At the time of writing, Draw Something, the marvellously addictive turn based drawing game, is holding the number one position in the UK App Store charts. It's thrilling to see such a creative iOS app cause a stir amongst iPad and iPhone owners across the globe. We believe that everyone is an artist, it's simply a matter of having the right opportunity, some thoughtful training and a whole lot of encouragement. That's where Sketchshare can help.
Sketchshare essentially creates a shared virtual canvas on which up to four people can sketch in realtime. However, because of its clever use of Apple's Game Center framework, Sketchshare feels more like telepresence at times. Game Center can be used to invite up to three friends to a sketching session, it's also the Game Center framework that allows for realtime voice chat between all 'players'. This realtime chat support turns out to be the special sauce that makes Sketchshare so appealing.
Sketchshare is fluid and fun, with a pleasing balance between simplicity and capability. We can imagine artists and designers getting a great deal of benefit from it. A scenario that immediately jumped to my mind was using Sketchshare to thrash out the initial ideas behind a company rebrand. Oftentimes, just having the client sit with you for half an hour whilst you sketch ideas can save days of wasted time further down the line. Sketchshare makes this kind of organic idea prototyping possible, no matter how vast the distance between you and your client.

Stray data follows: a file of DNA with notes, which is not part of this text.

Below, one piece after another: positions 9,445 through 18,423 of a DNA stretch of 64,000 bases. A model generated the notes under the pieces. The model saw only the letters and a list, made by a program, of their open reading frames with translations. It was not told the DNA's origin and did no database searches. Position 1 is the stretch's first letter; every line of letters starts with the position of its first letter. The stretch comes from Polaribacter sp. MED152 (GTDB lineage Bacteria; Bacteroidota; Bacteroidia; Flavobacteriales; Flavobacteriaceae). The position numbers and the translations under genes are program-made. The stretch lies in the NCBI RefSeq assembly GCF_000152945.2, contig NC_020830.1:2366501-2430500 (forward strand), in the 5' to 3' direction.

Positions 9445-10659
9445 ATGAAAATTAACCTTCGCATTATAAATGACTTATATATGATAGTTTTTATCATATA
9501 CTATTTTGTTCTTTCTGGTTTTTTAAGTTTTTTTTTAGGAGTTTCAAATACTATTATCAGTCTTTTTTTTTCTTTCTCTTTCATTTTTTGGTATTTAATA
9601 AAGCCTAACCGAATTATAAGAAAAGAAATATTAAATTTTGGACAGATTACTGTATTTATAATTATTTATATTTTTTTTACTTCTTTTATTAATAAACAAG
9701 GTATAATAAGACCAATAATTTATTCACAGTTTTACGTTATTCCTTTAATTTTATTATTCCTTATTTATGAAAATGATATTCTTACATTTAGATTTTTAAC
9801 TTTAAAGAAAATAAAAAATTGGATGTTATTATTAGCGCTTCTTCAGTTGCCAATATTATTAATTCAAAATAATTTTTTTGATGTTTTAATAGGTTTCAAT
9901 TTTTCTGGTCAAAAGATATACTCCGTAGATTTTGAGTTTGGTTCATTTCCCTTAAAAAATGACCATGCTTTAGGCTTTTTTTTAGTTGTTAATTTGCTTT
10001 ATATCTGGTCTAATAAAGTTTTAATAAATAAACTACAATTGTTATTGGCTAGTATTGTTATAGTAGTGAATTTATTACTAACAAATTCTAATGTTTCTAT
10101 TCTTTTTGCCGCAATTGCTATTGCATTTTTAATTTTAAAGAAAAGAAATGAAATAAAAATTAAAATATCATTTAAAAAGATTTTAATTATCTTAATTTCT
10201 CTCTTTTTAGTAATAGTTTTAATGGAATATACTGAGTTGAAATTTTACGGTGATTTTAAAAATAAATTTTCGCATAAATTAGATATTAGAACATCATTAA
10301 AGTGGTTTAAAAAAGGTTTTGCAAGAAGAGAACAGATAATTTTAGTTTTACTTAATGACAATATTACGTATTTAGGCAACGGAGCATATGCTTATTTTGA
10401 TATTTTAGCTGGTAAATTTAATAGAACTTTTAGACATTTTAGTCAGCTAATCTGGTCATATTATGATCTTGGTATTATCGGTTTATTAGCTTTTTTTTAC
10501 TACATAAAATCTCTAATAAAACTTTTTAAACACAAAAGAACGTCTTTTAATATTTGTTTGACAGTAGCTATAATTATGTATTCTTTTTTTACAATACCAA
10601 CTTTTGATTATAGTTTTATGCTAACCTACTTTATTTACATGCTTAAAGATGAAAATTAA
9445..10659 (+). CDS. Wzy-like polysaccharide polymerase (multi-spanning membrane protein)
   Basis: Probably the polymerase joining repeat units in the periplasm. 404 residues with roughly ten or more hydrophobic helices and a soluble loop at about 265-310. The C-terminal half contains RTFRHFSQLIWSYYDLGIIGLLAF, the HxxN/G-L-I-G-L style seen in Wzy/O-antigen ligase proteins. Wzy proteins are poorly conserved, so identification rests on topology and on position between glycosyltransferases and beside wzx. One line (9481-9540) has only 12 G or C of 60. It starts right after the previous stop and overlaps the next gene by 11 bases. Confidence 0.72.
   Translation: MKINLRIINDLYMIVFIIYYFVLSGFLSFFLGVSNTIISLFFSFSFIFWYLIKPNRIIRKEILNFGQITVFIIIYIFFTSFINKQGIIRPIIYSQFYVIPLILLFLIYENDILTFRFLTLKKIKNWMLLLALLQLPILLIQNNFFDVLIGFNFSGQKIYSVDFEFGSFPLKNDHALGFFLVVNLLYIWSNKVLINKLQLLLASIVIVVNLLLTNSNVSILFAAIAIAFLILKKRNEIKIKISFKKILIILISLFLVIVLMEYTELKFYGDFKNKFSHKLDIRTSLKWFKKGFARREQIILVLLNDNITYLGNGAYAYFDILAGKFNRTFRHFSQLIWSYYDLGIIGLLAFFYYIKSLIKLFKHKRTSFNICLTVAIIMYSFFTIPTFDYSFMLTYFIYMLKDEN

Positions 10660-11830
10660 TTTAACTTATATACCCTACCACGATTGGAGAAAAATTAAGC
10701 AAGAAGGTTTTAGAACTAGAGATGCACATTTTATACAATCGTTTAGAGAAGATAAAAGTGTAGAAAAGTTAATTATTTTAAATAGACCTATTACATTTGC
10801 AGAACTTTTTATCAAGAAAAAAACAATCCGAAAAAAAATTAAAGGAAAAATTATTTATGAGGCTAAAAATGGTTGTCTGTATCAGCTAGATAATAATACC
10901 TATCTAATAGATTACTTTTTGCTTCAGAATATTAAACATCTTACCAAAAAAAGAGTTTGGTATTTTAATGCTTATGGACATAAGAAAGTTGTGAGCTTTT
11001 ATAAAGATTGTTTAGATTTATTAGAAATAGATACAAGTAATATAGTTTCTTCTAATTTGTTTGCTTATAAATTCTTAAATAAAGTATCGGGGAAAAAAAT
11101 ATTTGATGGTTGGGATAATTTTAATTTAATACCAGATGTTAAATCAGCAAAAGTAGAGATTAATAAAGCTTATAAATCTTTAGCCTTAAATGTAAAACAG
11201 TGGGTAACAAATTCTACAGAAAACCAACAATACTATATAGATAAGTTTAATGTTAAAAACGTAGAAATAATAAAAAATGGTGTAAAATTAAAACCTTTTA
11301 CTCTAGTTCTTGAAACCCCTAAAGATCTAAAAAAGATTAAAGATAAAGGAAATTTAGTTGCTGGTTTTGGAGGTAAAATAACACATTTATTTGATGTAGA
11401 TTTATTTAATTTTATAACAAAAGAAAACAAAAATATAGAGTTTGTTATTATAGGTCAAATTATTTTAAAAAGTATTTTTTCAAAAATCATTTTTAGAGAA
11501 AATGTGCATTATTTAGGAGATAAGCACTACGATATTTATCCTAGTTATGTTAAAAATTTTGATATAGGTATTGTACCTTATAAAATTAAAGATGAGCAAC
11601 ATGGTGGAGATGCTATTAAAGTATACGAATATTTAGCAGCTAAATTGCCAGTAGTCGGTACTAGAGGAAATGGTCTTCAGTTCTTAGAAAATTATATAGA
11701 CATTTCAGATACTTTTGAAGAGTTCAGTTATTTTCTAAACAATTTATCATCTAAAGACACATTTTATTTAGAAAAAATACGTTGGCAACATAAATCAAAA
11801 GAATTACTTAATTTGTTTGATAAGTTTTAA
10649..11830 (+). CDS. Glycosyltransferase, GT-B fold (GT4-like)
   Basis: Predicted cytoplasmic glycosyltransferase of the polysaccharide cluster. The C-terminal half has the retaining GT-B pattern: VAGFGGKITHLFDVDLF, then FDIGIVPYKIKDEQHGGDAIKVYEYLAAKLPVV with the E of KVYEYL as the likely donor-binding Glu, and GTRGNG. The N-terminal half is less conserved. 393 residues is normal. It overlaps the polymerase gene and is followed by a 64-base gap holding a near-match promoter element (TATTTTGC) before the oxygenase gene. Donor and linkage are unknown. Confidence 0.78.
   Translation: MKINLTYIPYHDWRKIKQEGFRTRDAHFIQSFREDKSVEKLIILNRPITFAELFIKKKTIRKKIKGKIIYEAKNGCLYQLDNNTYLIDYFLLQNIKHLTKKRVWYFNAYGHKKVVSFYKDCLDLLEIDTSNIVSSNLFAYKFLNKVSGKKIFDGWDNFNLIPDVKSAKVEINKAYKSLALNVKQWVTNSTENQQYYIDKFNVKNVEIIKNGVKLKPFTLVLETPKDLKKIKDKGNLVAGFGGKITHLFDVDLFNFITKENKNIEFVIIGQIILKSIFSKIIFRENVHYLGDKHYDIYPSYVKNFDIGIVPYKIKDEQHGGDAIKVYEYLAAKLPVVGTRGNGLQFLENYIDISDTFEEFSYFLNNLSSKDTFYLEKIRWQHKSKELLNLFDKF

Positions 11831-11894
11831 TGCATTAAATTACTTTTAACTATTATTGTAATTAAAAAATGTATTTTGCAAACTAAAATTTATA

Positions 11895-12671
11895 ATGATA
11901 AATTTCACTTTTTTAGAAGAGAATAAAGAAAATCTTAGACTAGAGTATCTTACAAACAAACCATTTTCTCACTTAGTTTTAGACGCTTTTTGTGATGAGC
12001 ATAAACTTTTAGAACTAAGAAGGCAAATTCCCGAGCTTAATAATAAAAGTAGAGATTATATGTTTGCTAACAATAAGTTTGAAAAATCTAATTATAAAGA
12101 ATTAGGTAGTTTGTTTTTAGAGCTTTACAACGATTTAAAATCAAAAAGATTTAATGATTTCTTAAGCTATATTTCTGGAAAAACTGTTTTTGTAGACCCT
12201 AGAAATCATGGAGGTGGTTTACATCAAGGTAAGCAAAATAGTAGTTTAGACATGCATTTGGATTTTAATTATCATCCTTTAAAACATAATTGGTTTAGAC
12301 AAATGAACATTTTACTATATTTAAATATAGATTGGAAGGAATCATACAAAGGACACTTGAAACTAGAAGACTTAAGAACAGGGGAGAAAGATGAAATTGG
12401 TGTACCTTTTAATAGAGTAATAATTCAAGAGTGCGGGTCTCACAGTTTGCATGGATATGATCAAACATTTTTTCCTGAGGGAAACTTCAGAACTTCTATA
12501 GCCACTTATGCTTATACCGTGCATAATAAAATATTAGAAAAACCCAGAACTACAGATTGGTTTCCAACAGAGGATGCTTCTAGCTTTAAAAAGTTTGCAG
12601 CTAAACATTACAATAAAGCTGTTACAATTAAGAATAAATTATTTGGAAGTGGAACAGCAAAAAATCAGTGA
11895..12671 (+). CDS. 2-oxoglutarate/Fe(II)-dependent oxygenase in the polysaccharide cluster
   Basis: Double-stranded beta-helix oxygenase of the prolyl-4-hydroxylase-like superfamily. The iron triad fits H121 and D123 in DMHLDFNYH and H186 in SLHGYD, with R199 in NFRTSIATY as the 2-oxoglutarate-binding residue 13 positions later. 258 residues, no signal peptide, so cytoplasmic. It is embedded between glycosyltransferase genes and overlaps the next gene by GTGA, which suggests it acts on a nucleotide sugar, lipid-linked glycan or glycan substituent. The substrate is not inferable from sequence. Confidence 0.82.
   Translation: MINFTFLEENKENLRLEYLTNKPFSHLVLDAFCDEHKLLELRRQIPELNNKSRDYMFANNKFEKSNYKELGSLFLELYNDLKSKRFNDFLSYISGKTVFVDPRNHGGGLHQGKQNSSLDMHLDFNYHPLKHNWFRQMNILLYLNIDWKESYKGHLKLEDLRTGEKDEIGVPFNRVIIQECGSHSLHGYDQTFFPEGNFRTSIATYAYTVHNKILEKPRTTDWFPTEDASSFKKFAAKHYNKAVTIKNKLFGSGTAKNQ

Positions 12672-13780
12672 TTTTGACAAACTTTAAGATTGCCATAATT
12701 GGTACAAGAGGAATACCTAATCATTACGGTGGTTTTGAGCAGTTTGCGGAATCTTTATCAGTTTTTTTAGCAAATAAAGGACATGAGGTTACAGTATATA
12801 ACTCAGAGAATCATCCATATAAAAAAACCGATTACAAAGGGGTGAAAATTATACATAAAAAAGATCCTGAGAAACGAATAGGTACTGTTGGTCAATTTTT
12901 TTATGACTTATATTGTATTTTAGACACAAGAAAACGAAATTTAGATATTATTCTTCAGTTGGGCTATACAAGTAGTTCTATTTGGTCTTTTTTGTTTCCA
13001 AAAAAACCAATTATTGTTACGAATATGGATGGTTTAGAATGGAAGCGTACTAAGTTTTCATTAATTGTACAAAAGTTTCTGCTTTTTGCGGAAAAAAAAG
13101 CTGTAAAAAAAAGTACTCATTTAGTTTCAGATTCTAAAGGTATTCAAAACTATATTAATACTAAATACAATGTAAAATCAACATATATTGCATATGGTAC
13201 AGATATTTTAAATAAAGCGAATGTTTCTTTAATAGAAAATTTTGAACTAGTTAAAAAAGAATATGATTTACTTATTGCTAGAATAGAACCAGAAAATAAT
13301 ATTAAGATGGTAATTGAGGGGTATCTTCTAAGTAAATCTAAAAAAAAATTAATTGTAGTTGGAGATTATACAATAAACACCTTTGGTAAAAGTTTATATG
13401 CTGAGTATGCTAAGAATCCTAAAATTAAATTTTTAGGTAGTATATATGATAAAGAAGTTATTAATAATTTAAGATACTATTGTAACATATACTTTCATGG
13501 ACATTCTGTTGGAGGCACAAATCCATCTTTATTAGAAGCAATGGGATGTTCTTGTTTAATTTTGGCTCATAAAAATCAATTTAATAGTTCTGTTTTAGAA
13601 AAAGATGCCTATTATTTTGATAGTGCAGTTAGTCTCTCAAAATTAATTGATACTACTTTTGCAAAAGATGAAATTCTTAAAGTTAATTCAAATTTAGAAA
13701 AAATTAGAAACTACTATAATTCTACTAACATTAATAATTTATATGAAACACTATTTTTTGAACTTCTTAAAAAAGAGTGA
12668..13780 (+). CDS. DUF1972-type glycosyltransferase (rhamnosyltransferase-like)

In the video featured above Paul Kercal, a superb iPad artist and art educator from Guildford College, uses Sketchshare at the Surrey Skills Fair to demonstrate to local school children the kind of forward thinking art education Guildford College can offer them.
We think this is just the tip of the ice-berg for this kind of collaborative art. The opportunities for educators and learners alike seem to be growing exponentially.
App Store Link: Sketchshare
Further Reading: More on Paul Kercal